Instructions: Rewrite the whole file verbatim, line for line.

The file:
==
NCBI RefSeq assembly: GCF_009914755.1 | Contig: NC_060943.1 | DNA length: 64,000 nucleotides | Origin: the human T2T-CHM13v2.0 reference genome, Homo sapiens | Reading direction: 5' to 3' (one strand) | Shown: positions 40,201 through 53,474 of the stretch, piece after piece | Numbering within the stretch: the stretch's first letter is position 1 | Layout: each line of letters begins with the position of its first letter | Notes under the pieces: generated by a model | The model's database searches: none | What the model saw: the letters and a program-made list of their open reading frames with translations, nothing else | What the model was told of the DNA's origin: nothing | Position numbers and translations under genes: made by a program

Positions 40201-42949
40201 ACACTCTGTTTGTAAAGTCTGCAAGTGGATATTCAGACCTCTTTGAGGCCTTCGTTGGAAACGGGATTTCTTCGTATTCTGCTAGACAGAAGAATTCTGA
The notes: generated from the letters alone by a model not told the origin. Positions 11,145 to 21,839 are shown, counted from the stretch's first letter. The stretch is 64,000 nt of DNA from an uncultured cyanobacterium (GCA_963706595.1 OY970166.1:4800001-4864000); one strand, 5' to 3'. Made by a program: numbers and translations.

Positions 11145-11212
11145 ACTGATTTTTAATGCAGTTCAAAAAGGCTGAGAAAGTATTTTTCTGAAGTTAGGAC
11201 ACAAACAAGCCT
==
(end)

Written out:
NCBI RefSeq assembly: GCF_009914755.1 | Contig: NC_060943.1 | DNA length: 64,000 nucleotides | Origin: the human T2T-CHM13v2.0 reference genome, Homo sapiens | Reading direction: 5' to 3' (one strand) | Shown: positions 40,201 through 53,474 of the stretch, piece after piece | Numbering within the stretch: the stretch's first letter is position 1 | Layout: each line of letters begins with the position of its first letter | Notes under the pieces: generated by a model | The model's database searches: none | What the model saw: the letters and a program-made list of their open reading frames with translations, nothing else | What the model was told of the DNA's origin: nothing | Position numbers and translations under genes: made by a program

Positions 40201-42949
40201 ACACTCTGTTTGTAAAGTCTGCAAGTGGATATTCAGACCTCTTTGAGGCCTTCGTTGGAAACGGGATTTCTTCGTATTCTGCTAGACAGAAGAATTCTGA
The notes: generated from the letters alone by a model not told the origin. Positions 11,145 to 21,839 are shown, counted from the stretch's first letter. The stretch is 64,000 nt of DNA from an uncultured cyanobacterium (GCA_963706595.1 OY970166.1:4800001-4864000); one strand, 5' to 3'. Made by a program: numbers and translations.

Positions 11145-11212
11145 ACTGATTTTTAATGCAGTTCAAAAAGGCTGAGAAAGTATTTTTCTGAAGTTAGGAC
11201 ACAAACAAGCCT